This did not mean however that all aspects of the Judge’s decision on costs had to be overturned. The Trial Judge was uniquely placed to form a view as to the broader characteristics of litigation and as to the factors needed to be taken into account in deciding what costs should be awarded. He could reflect this view in a variety of different ways. He might make an Order for payment of only a proportion of a party’s costs. Or, as happened in Drew v Whitbread, he could decide that Trial costs should be restricted to Fast Track costs, despite the case being a Multi Track case. He might also give indications as to the way in which the Trial had been conducted. Here the Judge dedicated a full Court day to the costs question and had been provided with evidence and argument on the subject from the parties.

The Judge had been entitled to find that the claim had been exaggerated in a way which should properly sound in costs. The Judge had been entitled to find that the Claimant’s solicitors had conducted the claim unreasonably. The Claimant’s objections to these findings had no merit. The Judge had formed his own view with the benefit of having experienced the litigation at first hand. The Judge had been entitled to treat the level of costs claimed as evidence of conduct that was relevant on the question of costs. The Claimant relied on the guidance in Section 11.1 of the Costs Practice Direction to the effect that the relationship between costs and damages was not always a reliable guide to proportionality. The guidance in fact said that the relationship between the total of the costs incurred and the financial value of the claim may not be a reliable guide. Lownds specifically required a Judge to take a global look at the costs to see whether the total sum claimed appeared to be disproportionate and that was what the Judge did. The Judge had also been entitled to conclude that the claim should have been allocated to the Fast Track. The Claimant had submitted that the allocation of the case to the Multi Track did not increase costs. There was plenty of material supporting the notion that if the case had been run in a more reasonable way, at a more realistic level, as would have been the case had it been acknowledged to be a Fast Track case, the costs would have been less by virtue of there being, for example, less correspondence, less need for preparation and advice and possibly more chance of settlement. There was therefore no reason to interfere with the Judge’s determination that the costs of the case should be approached as if it had been a Fast Track case and the case should go to the Costs Judge for Detailed Assessment on that basis. The other observations of the Judge would also remain relevant for the Costs Judge, save insofar as they related to the fixing of a figure of £25,000.00.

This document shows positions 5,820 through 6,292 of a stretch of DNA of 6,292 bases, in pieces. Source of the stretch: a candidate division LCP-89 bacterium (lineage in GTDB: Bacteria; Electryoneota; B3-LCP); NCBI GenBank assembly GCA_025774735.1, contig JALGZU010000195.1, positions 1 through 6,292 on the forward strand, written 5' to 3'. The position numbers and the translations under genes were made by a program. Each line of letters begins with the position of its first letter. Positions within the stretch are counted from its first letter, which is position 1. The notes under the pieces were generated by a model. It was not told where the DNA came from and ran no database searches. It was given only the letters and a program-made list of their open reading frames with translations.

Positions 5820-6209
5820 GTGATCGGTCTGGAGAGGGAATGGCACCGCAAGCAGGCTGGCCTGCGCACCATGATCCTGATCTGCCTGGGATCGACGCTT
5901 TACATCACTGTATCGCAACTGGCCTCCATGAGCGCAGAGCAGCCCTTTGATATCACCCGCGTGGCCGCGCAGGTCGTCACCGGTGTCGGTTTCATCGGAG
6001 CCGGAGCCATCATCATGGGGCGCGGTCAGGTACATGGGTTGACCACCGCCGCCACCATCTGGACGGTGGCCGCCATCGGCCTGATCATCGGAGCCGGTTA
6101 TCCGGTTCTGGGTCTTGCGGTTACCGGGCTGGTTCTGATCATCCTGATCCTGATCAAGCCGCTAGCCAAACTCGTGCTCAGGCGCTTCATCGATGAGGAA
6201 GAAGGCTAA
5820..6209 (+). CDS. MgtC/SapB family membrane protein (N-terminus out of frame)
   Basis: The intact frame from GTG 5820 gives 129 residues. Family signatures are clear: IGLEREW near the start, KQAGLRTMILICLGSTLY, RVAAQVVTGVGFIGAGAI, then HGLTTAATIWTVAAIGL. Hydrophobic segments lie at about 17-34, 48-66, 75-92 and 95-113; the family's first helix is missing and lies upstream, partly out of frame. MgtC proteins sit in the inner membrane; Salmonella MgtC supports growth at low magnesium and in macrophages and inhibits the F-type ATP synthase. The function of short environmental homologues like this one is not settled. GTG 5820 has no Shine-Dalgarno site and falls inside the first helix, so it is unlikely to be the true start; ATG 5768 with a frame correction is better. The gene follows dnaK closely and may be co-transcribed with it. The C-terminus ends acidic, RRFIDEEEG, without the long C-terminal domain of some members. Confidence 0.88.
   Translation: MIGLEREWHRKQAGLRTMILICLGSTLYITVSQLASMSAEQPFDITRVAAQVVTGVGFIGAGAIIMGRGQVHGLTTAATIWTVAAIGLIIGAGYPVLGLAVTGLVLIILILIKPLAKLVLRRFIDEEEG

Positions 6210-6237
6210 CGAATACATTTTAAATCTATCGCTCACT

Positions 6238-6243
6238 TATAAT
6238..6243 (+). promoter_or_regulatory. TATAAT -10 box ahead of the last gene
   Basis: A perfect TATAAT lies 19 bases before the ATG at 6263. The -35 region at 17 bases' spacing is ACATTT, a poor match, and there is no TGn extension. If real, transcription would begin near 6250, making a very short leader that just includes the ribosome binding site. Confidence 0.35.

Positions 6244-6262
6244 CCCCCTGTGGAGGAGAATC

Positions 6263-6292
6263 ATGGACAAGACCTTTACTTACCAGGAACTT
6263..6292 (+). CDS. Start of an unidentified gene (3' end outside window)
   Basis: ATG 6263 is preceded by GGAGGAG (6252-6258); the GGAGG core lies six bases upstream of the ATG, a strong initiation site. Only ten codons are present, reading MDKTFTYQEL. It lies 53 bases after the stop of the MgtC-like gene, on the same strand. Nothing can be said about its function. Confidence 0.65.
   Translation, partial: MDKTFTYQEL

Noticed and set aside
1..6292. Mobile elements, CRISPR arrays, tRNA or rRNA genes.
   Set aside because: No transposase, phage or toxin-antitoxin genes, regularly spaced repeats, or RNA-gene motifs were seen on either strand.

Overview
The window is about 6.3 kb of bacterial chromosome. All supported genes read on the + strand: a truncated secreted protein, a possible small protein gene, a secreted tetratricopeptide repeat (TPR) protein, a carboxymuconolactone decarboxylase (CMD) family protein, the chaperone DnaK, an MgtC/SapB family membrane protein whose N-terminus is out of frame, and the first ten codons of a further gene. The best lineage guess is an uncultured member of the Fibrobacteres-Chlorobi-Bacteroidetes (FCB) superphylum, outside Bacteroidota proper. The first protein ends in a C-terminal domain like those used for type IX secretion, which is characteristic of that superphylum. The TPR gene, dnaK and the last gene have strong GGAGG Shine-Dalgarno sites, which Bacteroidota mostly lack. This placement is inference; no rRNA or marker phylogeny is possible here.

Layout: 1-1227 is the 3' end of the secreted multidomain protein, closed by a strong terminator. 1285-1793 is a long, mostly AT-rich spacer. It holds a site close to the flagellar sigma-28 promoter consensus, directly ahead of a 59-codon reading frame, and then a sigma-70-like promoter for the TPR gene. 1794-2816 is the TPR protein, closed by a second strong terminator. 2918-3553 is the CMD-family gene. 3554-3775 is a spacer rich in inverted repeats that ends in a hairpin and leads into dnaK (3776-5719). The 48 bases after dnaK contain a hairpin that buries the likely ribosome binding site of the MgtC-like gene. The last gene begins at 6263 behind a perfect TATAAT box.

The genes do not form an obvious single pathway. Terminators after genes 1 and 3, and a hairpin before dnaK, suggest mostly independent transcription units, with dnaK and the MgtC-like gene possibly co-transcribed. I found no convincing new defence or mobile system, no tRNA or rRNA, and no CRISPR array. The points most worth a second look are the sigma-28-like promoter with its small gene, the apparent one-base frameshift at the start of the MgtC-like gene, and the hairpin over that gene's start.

Appeal allowed.

Matter remitted to the Costs Judge for Detailed Assessment. The Assessment to be carried out as if the case had been allocated to the Fast Track.

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The content on this page is provided for the purposes of general interest and information. It contains only brief summaries of aspects of the subject matter and does not provide comprehensive statements of the law. It does not constitute legal advice and does not provide a substitute for it.